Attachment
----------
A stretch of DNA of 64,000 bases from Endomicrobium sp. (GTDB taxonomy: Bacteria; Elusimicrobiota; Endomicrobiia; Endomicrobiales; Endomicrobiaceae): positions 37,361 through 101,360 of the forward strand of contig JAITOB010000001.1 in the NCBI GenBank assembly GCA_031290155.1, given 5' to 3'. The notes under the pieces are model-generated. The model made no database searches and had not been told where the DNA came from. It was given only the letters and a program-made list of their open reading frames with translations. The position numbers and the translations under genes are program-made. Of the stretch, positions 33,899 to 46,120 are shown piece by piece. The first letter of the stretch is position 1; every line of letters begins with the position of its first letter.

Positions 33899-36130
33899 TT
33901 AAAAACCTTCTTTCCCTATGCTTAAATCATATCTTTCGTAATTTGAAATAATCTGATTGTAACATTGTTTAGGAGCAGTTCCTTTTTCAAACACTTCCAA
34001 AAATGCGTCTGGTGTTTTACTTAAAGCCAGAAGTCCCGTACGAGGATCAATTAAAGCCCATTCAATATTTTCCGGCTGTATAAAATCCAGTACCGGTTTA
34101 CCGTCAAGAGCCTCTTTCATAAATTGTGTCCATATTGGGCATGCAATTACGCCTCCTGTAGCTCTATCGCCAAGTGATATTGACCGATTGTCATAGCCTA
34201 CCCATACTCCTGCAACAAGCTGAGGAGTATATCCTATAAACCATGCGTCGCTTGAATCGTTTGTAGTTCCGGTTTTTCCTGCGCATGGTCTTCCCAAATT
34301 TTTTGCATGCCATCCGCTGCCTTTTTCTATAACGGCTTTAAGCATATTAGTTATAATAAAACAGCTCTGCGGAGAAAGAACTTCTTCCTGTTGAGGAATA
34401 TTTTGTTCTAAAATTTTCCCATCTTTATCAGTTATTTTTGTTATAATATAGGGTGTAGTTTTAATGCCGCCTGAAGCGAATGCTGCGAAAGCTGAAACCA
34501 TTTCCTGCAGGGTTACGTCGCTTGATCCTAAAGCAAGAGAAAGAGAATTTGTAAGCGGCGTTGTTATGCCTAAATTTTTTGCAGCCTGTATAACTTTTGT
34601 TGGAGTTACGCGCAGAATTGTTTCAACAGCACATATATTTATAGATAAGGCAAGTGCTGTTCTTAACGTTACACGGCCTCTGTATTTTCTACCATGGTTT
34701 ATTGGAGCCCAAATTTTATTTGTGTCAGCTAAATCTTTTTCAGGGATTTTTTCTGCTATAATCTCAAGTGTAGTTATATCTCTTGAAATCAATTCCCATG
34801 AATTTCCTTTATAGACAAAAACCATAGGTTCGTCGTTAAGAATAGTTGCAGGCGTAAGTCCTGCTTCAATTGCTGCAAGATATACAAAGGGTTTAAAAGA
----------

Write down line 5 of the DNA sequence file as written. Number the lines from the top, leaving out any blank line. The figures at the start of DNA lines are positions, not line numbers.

34001 AAATGCGTCTGGTGTTTTACTTAAAGCCAGAAGTCCCGTACGAGGATCAATTAAAGCCCATTCAATATTTTCCGGCTGTATAAAATCCAGTACCGGTTTA